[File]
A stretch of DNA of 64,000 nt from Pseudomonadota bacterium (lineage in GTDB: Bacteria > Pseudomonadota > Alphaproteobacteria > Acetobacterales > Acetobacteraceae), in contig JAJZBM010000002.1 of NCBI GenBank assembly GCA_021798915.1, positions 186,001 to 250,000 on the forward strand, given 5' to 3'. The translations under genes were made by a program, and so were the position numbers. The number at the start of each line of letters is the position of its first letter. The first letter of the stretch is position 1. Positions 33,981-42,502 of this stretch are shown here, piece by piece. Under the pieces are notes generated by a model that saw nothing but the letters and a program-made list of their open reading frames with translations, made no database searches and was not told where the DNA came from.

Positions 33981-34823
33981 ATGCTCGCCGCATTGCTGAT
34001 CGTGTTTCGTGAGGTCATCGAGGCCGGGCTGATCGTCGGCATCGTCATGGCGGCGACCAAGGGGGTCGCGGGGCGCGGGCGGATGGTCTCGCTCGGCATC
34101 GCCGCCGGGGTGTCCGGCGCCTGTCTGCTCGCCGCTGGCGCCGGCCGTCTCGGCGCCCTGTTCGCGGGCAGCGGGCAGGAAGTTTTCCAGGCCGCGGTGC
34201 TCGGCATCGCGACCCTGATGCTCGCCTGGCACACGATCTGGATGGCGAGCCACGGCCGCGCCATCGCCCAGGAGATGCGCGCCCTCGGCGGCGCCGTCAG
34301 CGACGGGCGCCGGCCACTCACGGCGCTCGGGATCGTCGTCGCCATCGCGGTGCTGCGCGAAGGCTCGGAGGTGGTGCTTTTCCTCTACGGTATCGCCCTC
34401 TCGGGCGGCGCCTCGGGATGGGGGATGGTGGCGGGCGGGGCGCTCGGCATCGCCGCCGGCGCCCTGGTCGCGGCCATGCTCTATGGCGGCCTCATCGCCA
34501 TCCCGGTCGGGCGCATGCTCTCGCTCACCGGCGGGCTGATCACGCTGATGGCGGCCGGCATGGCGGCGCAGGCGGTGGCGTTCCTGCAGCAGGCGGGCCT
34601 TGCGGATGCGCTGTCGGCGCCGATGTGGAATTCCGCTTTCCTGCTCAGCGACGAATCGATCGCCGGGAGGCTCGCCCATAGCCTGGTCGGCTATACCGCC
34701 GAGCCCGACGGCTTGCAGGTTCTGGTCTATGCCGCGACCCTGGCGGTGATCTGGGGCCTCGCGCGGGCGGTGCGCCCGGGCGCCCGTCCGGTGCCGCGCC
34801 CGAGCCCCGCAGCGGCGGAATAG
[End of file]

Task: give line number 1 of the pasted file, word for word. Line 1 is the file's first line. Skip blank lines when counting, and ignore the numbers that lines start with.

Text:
A stretch of DNA of 64,000 nt from Pseudomonadota bacterium (lineage in GTDB: Bacteria > Pseudomonadota > Alphaproteobacteria > Acetobacterales > Acetobacteraceae), in contig JAJZBM010000002.1 of NCBI GenBank assembly GCA_021798915.1, positions 186,001 to 250,000 on the forward strand, given 5' to 3'. The translations under genes were made by a program, and so were the position numbers. The number at the start of each line of letters is the position of its first letter. The first letter of the stretch is position 1. Positions 33,981-42,502 of this stretch are shown here, piece by piece. Under the pieces are notes generated by a model that saw nothing but the letters and a program-made list of their open reading frames with translations, made no database searches and was not told where the DNA came from.